Not so long ago, visitors in Ireland seeking a culinary holiday would have been greeted with blank stares by their hotel concierge, who would have promptly directed them to the nearest French or Italian restaurant. The Irish have long been know for, but not particularly proud of, their meat-and-potatoes cuisine. Of course, all this has rapidly changed since the economic boom of the 1990s. The current recession notwithstanding, residents have become well-acquainted with the finer things in life – especially great, home-grown food.
Today, Ireland has gourmet food shops galore, as well as plenty of ethnic eateries – beyond the usual haute cuisine imports from continental Europe – owing to the influx of immigrants from Eastern Europe, Africa, Asia, and South America. The country also boasts six restaurants with Michelin stars, Most of these are run by native sons, foremost among them being Kevin Thornton, the first Irish chef to earn two Michelin stars for his eponymous restaurant, Thornton's, in Dublin's Fitzwilliam Hotel.
Although he's trained in classic French cuisine, having worked under renowned French chefs Fernand Point and Paul Bocuse in his early days, Mr. Thornton still prefers the foods of his childhood – bacon and cabbage with potatoes and parsley sauce, or a hearty lamb stew – to cassoulet or bouillabaisse.
However, the same can't be said of many of his countrymen, he says.
"Eating habits here have changed completely. People grab a burger or take-away food on the go, and home-cooked meals are becoming a thing of the past," says Thornton, lamenting that old classics like bacon and cabbage are now considered "low-class" foods. "Most typical Irish restaurants won't serve it because they don't think anyone would order it. It's a shame."
Of course, you wouldn't mistake the version of bacon and cabbage at Thornton's, served as a multilayered terrine, with the sort that was once a mainstay on the menus of old-fashioned mom-and-pop restaurants.
Still, beneath the architectural cladding, the components of the traditional dish are all there, and just as in the old days, the ingredients are sourced locally, making each bite a true taste of Irish terroir.
With few exceptions, he says that the produce, cheeses, meat, and seafood served at Thornton's are "as Irish as I am."
Contemporary Irish chefs like Thornton have certainly helped make the "buy local" ethos fashionable again, but so far, the popularity of their updated classic dishes has yet to translate into a revival of the simpler (and less expensive) cuisine they're originally based on.
Thornton isn't surprised by this disconnect among his countrymen: "Back when the Irish started becoming more secular, a lot of people stopped eating fish because they associated it with the Catholic Church. Ireland never had much economic success, so as soon as people got some money in their pockets, they wanted to forget everything from the 'poor old days,' including the food."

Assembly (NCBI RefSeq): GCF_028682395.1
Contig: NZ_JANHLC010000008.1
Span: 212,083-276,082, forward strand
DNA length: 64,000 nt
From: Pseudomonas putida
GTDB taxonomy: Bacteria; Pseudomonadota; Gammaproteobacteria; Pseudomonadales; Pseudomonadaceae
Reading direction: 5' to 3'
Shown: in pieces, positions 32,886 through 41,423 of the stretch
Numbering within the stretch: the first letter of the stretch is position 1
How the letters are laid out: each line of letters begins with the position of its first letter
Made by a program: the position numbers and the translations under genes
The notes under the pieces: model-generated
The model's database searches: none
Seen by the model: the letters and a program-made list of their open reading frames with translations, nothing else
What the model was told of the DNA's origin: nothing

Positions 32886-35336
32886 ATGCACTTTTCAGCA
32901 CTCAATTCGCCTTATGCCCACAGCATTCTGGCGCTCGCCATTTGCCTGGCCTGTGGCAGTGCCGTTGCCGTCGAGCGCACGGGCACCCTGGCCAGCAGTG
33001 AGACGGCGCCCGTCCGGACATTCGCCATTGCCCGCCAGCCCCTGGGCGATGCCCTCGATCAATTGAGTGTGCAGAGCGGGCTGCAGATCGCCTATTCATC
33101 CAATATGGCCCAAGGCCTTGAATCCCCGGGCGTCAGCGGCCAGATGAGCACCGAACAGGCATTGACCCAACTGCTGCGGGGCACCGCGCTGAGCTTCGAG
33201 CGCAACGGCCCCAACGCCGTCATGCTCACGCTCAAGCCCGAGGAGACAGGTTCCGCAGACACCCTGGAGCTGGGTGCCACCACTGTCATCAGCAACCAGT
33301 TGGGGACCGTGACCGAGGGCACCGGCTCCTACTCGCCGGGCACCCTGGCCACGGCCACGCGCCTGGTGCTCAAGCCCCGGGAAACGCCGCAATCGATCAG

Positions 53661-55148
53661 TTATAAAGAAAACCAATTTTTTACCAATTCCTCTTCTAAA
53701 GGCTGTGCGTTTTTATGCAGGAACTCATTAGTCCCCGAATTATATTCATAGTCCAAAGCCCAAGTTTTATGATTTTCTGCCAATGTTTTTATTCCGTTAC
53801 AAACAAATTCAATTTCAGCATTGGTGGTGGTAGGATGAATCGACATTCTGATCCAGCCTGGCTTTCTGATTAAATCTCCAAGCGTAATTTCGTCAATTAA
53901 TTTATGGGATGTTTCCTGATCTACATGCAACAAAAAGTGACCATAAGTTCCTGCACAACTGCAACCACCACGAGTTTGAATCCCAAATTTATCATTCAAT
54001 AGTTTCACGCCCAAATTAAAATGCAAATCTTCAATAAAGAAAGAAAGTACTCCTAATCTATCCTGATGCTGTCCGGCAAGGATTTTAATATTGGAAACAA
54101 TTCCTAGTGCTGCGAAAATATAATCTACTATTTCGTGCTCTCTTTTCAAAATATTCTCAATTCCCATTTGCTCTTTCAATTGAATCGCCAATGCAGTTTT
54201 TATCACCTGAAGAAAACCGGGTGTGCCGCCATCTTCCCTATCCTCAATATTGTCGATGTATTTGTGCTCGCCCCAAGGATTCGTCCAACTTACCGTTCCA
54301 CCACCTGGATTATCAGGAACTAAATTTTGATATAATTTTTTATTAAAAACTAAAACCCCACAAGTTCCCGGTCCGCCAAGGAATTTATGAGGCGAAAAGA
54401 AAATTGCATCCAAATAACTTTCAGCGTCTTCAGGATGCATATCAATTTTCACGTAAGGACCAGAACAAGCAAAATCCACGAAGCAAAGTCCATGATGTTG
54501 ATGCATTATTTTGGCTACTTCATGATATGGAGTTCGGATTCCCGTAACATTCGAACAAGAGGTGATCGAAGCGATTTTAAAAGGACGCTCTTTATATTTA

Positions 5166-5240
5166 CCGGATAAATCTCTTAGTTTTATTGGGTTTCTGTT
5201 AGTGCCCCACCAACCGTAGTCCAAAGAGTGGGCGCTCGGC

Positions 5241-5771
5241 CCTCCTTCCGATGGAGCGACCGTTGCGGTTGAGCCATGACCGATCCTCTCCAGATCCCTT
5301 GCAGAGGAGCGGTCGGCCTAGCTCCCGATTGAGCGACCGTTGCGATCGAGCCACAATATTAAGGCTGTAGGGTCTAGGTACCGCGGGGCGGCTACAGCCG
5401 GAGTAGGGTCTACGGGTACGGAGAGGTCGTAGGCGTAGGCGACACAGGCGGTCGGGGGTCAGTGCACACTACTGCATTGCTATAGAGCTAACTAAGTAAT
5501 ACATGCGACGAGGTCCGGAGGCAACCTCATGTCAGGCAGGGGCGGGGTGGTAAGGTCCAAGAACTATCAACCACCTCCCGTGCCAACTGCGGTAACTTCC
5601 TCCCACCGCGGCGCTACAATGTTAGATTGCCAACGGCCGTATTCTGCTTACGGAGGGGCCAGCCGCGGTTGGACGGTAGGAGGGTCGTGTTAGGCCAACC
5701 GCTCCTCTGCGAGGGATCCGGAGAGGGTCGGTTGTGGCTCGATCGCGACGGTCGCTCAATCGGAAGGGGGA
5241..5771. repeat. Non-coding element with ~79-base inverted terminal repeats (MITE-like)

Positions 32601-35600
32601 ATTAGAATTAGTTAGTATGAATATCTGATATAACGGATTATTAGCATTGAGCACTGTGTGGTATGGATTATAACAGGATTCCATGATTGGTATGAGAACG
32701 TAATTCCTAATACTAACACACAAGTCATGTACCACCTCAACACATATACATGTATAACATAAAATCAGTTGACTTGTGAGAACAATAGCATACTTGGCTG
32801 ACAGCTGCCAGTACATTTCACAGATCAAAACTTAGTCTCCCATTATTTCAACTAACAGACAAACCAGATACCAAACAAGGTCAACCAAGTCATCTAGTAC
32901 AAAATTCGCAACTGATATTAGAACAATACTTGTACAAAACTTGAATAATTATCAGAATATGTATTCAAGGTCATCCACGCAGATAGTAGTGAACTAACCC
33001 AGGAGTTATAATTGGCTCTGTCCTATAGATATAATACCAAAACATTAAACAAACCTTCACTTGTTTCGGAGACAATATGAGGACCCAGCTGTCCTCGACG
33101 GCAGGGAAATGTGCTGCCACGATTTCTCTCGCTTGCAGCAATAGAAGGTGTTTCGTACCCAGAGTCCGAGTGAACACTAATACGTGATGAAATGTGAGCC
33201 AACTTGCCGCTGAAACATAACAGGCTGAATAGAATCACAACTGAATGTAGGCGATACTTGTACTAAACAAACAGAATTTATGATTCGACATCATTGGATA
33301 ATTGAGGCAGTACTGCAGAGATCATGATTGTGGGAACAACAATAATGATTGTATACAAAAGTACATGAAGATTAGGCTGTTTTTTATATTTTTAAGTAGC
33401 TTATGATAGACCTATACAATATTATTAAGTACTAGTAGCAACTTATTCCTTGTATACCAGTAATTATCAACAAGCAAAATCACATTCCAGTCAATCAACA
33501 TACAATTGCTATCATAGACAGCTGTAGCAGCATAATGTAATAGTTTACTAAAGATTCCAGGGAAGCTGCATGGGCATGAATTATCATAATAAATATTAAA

Likewise, ever since Ireland became a destination, rather than a departure point, for immigrants, the availability of new and tantalizing ethnic foods has only accelerated the shift away from traditional cuisine. Without a renewed appreciation of the "old ways," Thornton worries that the dishes he enjoyed as a child may be forgotten in a generation or two.
"I contemplated opening a cafe that would serve only traditional Irish food," he says, "but I don't think locals would be interested."
One place that's trying to turn back the clock on appreciation for Irish food is the cooking school at Castle Leslie, about 80 miles north of Dublin in Glaslough, County Monaghan, near the border with Northern Ireland.
Students here don't just learn about classic Irish cooking, they live it: The school is located in the basement of an actual 19th-century castle, converted into a luxury (if quirky) hotel and still owned by members of the aristocratic Leslie family, who have lived in the area since the 1600s.
I enjoyed a private afternoon lesson at Castle Leslie, instructed by the head chef, Gerard Molloy.
Like Thornton, Mr. Molloy is a proponent of stripped-down cooking with fresh local ingredients. It's a concept he strives to impart to his mostly Irish students, many of whom have tasted, but never actually made classic dishes, whether Irish stew or soda bread (referred to as wheaten bread here as in Northern Ireland.)
"When I first began cooking at a restaurant in Dublin, we imported most of our produce from abroad, which made me believe that Irish produce was inferior," he says, emphasizing how common this notion was until recently.
"In time, I've learned that our green fields and lush meadows are home to the finest beef, meat, poultry, and game, and the rivers, lakes, and coastlines abound with fresh seafood," he says. "The key to good cooking is to use the best of these ingredients and to prepare them simply."
In addition to teaching students about Irish food, Molloy says that his ultimate goal is to get them to enjoy cooking and to develop their skills, at whatever level they may be. "People should express themselves within their cooking."
In the classroom, he says, "After each dish is prepared, students sit down to taste and discuss what they have prepared. [I hope] they'll take certain elements home with them and go on developing and creating their own dishes for family and friends."